HARRISON COUNTY, MS (WLOX) - As longer days and warmer weather makes it way in, more and more people are getting out and exploring all that nature has to offer.
A search and rescue team spent three hours looking for a family that got lost on an afternoon hike in the Desoto National Forest.
Officials say the family left the trail, and that mistake should serve as a warning that the wilderness can be a dangerous place if you do not prepare for it. Harrison County Fire Chief Pat Sullivan says situations like that one can be avoided by following a few simple tips.
1: Know where you are going.
"Know where the beginning and ending parts of the trail are. Do your homework and find out if there is any type of terrain that maybe if you have young children or older people that it may be too taxing on them," said Sullivan.
There should be a map at the start of the trail. If there is no hard copy to take, snap a picture of it to follow along should you need to retrace your steps or figure out where you are. Having a clear idea of where you are will make it easier for crews to find you, if necessary.
2: Make sure your phone has a full battery before leaving the house.
"The family had a phone and was able to communicate with us for most of the time but then the phone went dead, and then subsequently it took a longer time to go and locate them because they didn't know where they were at," said Sullivan.
Keep your phone on the charger even in the car ride to the trail. Putting your phone in power saver mode is also recommended.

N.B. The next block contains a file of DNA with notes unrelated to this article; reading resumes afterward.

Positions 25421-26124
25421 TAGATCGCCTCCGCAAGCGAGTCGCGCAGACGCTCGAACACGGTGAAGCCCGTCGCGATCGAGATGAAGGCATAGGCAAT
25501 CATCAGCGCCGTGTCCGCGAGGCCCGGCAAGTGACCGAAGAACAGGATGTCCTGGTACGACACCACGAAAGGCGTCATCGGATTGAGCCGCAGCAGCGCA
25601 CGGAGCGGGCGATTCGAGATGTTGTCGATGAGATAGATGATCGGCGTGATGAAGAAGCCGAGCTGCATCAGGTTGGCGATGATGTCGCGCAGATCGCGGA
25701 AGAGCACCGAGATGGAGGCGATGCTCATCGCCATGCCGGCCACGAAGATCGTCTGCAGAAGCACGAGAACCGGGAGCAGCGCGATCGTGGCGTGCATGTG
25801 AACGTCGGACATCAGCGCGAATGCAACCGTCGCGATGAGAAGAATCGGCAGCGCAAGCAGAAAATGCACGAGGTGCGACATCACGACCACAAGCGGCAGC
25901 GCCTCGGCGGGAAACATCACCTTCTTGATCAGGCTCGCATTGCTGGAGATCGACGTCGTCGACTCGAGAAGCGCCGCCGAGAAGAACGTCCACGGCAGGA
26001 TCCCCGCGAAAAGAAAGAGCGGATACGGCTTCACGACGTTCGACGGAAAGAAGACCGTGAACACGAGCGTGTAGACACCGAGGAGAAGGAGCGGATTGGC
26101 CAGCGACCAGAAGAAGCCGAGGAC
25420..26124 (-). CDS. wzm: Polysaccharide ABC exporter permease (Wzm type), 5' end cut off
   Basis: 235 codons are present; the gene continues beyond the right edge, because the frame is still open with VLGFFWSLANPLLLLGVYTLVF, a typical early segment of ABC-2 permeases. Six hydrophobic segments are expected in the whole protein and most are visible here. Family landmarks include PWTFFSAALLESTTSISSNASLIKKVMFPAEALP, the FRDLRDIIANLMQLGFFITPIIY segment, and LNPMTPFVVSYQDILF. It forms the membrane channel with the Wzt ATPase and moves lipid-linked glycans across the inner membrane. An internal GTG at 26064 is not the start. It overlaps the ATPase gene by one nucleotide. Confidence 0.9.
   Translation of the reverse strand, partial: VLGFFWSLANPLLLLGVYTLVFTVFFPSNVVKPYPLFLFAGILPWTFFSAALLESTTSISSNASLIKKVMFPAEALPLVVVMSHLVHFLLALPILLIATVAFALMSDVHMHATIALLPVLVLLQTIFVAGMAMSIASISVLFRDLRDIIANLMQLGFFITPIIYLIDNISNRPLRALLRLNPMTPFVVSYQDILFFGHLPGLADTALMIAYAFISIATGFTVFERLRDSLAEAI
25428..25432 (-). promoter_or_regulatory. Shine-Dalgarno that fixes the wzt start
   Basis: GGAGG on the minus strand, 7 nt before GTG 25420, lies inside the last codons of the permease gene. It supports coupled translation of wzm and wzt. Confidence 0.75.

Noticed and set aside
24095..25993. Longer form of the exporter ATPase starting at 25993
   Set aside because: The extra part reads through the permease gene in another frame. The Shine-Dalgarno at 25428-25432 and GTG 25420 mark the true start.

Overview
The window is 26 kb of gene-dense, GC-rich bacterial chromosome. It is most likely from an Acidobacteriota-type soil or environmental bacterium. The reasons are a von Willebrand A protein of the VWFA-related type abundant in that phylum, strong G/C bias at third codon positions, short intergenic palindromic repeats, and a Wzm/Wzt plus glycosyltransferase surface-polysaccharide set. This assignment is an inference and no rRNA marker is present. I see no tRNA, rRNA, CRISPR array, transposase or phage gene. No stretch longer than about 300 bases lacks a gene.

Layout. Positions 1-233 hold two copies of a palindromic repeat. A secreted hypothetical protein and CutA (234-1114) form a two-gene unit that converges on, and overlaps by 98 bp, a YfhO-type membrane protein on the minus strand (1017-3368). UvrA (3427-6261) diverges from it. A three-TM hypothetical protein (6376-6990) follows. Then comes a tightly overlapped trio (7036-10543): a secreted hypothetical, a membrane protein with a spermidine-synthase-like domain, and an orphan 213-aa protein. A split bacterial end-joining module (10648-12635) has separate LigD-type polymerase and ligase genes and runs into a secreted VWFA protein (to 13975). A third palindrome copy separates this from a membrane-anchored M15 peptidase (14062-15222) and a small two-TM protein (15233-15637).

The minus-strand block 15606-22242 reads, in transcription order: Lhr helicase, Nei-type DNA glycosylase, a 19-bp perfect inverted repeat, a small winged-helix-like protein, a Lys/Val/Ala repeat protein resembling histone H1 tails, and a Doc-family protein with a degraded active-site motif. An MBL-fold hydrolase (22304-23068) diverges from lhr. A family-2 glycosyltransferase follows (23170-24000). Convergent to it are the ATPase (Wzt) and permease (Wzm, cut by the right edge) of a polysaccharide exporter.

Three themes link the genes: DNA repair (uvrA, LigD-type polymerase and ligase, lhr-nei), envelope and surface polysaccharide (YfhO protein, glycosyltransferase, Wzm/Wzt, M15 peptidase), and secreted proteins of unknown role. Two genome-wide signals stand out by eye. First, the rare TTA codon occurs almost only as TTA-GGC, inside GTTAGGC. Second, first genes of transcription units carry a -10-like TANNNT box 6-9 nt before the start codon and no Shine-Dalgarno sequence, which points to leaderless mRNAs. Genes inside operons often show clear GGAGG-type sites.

3: Physically write down emergency contacts and invest in a secondary power source for your cell phone.
Sullivan noted, "They make all these auxiliary sources that attach to your phone and give you power. We always suggest that you carry one of those with you."
Before hiking, write down the US Forest Service's Park Ranger Dispatch number. The forest is in the jurisdiction of the National Park Service.
4: Pack a bag with more than enough water, snacks and camping gear in case it gets dark and you have to stay overnight.
Many who get lost just plan on taking a day trip. They often do not expect for it to get dark or for the weather to change while they're out.
"Having all of these things in anticipation of something going wrong is the best thing for your well-being when you're out," said Sullivan.
First responders say that by sticking to these tips and applying general common sense while hiking, you can reduce your chances of getting lost on your next big adventure.